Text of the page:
Scary. The govt. needs to stay out of telling business what to do. Isn't that how we got into this mortgage mess in the first place?

    October 22, 2009 02:38 pm at 2:38 pm |
  13. -Anon-

    And what of pay at the Capitol? Wasn't a pay INCREASE just voted for and passed?

    October 22, 2009 02:39 pm at 2:39 pm |
  14. wm scot

    Way to go ! It was about time !!!!!

    October 22, 2009 02:41 pm at 2:41 pm |
  15. Terry from West Texas

    American capitalism is dead. It was killed by the Reagan, Bush, Clinton, and Bush administrations. Under their oversight, American manufacturing ceased to exist, American jobs were exported to China, India, and South America. Americans are losing their jobs, their benefits, and their homes. The middle class is struggling to survive.

    In a pinch, America could not feed itself or fuel itself. We have become dependent on long and fragile supply chains, many of which are controlled by nations that hate America and would destroy it any time it becomes profitable for them to do so. For now, China, Iran, Syria, Iraq, and Venezuela are content to harvest American dollars year after year – as our debt grows and our wages shrink.

    American capitalism has been replaced by Corporatism. Giant global corporations who have no allegiance to America and no respect for our laws or our well-being provide us with the necessities of life for the highest possible price. They work Americans long hours for shrinking wages, laying us off and increasing the workload of the rest.

    And Republican voters are to blame for all of it. They put those rascals in office year after year. For shame.

    October 22, 2009 02:41 pm at 2:41 pm |
  16. danthesensibleman

    I think insurance executives get paid too much myself, but the pay of the execs is a tiny proportion of overall cost of healthcare. Even if these guys got paid nothing insurance rates wouldn't change much if at all. The other part of the legislation makes sense though, trying to dissencentivize or at least not incentivize risky behavior.

    October 22, 2009 02:42 pm at 2:42 pm |
  17. Bob in Pa

    After they chase qualified CEOs out of the market, they will then have Barney & Co. step in and say the since these companies can't find qualified talant to run them, we will appoint the CEOs. Welcome to Fannie and Freddie redux.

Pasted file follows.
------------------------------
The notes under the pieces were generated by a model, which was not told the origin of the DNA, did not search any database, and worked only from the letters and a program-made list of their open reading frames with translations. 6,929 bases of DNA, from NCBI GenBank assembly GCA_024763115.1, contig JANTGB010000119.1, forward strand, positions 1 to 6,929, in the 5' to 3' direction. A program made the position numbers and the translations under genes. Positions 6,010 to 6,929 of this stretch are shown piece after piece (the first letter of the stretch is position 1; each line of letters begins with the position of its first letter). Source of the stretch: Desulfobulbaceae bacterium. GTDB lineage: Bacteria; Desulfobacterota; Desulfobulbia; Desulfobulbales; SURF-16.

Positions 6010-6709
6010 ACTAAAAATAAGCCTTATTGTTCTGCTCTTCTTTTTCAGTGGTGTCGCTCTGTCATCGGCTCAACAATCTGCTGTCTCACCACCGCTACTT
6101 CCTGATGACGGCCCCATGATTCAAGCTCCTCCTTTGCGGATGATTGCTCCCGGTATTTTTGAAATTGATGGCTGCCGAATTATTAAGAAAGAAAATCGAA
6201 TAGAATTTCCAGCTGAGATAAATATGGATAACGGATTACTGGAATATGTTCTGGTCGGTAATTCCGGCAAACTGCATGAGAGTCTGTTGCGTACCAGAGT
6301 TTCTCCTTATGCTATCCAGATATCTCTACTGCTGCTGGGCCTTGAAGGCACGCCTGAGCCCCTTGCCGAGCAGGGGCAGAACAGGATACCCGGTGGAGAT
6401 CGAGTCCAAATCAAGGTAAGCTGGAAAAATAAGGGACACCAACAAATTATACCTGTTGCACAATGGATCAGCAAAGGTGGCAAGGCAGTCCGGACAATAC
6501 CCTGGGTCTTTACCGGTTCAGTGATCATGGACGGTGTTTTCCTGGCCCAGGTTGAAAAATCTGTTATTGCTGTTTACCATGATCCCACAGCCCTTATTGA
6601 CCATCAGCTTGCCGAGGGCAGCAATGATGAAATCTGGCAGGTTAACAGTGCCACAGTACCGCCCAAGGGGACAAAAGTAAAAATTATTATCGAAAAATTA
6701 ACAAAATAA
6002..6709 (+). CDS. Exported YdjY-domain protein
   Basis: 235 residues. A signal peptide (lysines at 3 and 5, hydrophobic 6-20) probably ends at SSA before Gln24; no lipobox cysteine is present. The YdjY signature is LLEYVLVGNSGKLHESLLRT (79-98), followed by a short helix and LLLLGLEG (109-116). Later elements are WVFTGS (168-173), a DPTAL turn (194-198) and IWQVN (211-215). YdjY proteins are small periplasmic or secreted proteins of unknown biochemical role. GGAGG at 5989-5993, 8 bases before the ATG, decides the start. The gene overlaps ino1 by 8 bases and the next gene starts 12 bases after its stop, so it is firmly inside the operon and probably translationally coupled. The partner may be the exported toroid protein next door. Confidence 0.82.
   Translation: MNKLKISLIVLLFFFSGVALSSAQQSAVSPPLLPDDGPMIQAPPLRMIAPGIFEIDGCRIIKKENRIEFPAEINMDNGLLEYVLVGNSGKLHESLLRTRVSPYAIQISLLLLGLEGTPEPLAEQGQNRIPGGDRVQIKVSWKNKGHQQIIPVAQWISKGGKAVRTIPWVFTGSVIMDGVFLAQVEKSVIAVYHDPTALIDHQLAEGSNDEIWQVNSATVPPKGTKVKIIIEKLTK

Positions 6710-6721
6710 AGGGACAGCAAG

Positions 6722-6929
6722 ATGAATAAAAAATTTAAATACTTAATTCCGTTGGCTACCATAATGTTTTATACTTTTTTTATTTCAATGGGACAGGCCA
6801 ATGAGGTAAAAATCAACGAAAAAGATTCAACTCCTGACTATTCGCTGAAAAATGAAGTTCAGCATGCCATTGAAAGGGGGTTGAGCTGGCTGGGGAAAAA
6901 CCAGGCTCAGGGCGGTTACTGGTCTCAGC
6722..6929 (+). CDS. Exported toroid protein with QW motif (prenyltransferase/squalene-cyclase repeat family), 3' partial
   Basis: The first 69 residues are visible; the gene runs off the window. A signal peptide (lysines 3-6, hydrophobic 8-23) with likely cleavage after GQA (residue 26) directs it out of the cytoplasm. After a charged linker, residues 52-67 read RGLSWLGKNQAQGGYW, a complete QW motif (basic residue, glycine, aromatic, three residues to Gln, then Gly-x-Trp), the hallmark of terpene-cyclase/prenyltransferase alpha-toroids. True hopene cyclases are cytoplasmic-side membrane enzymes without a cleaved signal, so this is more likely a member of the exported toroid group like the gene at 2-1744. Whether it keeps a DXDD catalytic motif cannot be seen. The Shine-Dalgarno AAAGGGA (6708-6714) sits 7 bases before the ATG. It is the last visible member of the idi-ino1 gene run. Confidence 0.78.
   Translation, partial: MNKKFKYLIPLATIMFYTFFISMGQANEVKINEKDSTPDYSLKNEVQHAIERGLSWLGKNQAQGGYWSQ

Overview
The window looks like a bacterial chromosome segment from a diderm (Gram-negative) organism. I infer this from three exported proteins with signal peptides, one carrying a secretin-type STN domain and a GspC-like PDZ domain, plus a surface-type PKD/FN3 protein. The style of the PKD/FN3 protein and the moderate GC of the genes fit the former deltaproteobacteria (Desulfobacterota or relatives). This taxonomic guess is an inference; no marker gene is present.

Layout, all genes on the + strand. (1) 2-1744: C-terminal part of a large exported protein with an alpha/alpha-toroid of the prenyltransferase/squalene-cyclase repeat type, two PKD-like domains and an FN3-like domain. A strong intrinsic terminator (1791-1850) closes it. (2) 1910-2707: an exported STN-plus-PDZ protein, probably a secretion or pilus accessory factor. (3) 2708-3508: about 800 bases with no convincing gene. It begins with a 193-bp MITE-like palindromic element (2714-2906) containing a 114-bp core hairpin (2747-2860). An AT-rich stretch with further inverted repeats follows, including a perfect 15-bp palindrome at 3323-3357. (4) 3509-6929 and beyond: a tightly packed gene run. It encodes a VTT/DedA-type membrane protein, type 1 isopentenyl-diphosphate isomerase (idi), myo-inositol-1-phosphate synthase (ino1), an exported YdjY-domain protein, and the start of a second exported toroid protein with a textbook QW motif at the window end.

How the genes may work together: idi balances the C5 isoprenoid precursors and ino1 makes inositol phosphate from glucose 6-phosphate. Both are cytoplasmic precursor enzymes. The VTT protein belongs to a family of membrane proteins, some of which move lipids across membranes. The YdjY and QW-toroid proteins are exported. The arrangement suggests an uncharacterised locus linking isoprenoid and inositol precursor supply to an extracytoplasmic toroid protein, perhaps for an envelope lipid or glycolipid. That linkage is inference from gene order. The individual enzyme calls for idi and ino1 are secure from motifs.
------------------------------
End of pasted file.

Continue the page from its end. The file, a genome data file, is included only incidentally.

October 22, 2009 02:44 pm at 2:44 pm |
  18. JP

    At least the overpaid employees create somthing cars etc. What about the greedy trial lawyer ambulance chasers, all they create is a tort tax on every good or service you purchase. Let's cap their salaries and use the money to help pay off the national.

    October 22, 2009 02:44 pm at 2:44 pm |
  19. mary mtl can

    About time,

    October 22, 2009 02:44 pm at 2:44 pm |
  20. C. Farrell, Houston, Tx

    I hope Americans now recognize why President Obama put Czar in place in order to stop these thieves from continuing to steal from tax payers.

    October 22, 2009 02:46 pm at 2:46 pm |
  21. Hugo

    Too little too late....
    How about investigating our Senators and Representatives and the lobbyist and special interest connections and "Campaign Contributions", this is like the fox watching the hen house. Just more smoke and mirrors from an inept Administration and a broken House and Senate.

    IRS investigating 100,000 first time home buyers with regard to the $8,000 tax credit for fraud, do the math....
    Cash for Clunkers..... do the math....
    Not enough H1N1 vaccines, don't worry Uncle Fed will take care of your sick kid for FREE.

    12% unemployment in America
    20% unemployment in California

    Question of the Day:

    Who is gonna give you your entitlements when there is no longer a working class to support them?

    That Obama sure can shoot a mean hoop!

    October 22, 2009 02:48 pm at 2:48 pm |
  22. me happy- at 4:20 each day

    Yes, please do it! And while you are at it also stop bailing them out and give your self a pay cut as well!!

    October 22, 2009 02:48 pm at 2:48 pm |
  23. shmeckel

    How to make sure you company fails? Offer the CEO's $200,000 a year for their salary and see how quickly they get a job with your competition. Don’t worry though I am sure you can find some great talent to run a multi-billion corporation for the same pay as someone running a small business with a lot less stress.

    Don’t worry about making them loan out money (responsibly this time) to get the economy rolling again. You just concentrate on the structure of the corporation. I am sure by the time you are done you will have a highly profitable bureaucracy with little overhead (he he giggle).

    October 22, 2009 02:50 pm at 2:50 pm |
  24. andy'smom

    this has more satisfaction than a 300 point surge in the dow

    October 22, 2009 02:50 pm at 2:50 pm |
  25. JT the concerned College Freshman from MO

    If we go on the way we have, the fault is our greed [and] if we are not willing [to change], we will disappear from the face of the globe, to be replaced by the insect.”
    Jacques Cousteau quotes (French Explorer, 1910-1997)
    I like the fact that President Obama is cracking down on Wall Street. They have been acting like spoiled rotten, greedy children. Like my mom said, "If you choose to act like a child, you will be treated as such." Wall Street, until you grow up, mature, and renounce the ways you have been treating us, this will be only the beggining. That is not a threat, that is a promise. This is from a Main Street teenager who is in college. Thank you President Obama for trying your best for us. Like you said to the fourth grader, Terrance, keep on going even if someone is treating you badly. Wall Street, that fourth grader has more common sense than you. He really seems like a kid with a very bright future.

    October 22, 2009 02:51 pm at 2:51 pm |